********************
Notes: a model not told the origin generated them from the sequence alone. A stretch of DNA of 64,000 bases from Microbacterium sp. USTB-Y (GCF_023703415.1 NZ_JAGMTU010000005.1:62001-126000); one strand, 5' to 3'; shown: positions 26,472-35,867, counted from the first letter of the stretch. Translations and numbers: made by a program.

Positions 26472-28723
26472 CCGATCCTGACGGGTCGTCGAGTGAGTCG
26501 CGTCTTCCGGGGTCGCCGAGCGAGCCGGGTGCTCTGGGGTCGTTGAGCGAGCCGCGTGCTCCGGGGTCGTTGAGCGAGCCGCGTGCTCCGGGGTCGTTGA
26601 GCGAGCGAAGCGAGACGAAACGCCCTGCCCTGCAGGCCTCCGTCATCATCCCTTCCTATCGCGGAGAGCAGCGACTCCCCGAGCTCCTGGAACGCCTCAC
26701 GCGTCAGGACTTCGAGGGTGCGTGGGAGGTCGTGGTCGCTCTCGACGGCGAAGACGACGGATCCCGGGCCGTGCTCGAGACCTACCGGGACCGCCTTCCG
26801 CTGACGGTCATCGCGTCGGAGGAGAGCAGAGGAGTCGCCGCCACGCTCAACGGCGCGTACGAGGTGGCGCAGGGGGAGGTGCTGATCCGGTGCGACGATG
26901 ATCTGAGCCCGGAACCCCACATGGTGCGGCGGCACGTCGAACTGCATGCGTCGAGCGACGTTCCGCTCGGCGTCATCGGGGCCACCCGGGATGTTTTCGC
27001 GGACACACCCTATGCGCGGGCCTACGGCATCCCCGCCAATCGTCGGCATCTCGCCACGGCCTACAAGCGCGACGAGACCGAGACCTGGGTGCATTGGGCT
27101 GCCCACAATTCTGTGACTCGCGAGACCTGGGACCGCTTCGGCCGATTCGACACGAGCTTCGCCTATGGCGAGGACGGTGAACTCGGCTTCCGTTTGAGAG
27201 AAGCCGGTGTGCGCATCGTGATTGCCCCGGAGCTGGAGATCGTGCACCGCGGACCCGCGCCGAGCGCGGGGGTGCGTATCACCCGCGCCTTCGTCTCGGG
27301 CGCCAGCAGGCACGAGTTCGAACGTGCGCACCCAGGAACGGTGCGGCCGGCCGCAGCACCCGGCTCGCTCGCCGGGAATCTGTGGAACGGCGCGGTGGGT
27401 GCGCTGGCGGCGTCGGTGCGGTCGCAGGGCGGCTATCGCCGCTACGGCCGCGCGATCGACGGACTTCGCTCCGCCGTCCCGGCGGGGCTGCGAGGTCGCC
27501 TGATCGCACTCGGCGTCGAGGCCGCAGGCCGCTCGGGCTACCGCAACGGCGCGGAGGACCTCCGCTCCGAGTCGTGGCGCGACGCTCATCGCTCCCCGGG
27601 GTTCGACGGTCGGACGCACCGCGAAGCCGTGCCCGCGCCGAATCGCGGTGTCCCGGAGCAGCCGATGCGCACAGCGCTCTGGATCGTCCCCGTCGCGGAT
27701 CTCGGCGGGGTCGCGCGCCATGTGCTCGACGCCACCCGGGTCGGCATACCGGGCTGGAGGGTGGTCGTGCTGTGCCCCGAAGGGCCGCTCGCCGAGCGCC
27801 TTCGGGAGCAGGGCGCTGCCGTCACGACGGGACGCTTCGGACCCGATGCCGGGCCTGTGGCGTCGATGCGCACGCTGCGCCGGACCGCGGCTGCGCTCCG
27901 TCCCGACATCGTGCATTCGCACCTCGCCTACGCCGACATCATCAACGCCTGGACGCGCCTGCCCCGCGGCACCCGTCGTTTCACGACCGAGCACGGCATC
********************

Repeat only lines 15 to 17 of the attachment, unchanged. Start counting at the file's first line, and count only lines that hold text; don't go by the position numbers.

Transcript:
27601 GTTCGACGGTCGGACGCACCGCGAAGCCGTGCCCGCGCCGAATCGCGGTGTCCCGGAGCAGCCGATGCGCACAGCGCTCTGGATCGTCCCCGTCGCGGAT
27701 CTCGGCGGGGTCGCGCGCCATGTGCTCGACGCCACCCGGGTCGGCATACCGGGCTGGAGGGTGGTCGTGCTGTGCCCCGAAGGGCCGCTCGCCGAGCGCC
27801 TTCGGGAGCAGGGCGCTGCCGTCACGACGGGACGCTTCGGACCCGATGCCGGGCCTGTGGCGTCGATGCGCACGCTGCGCCGGACCGCGGCTGCGCTCCG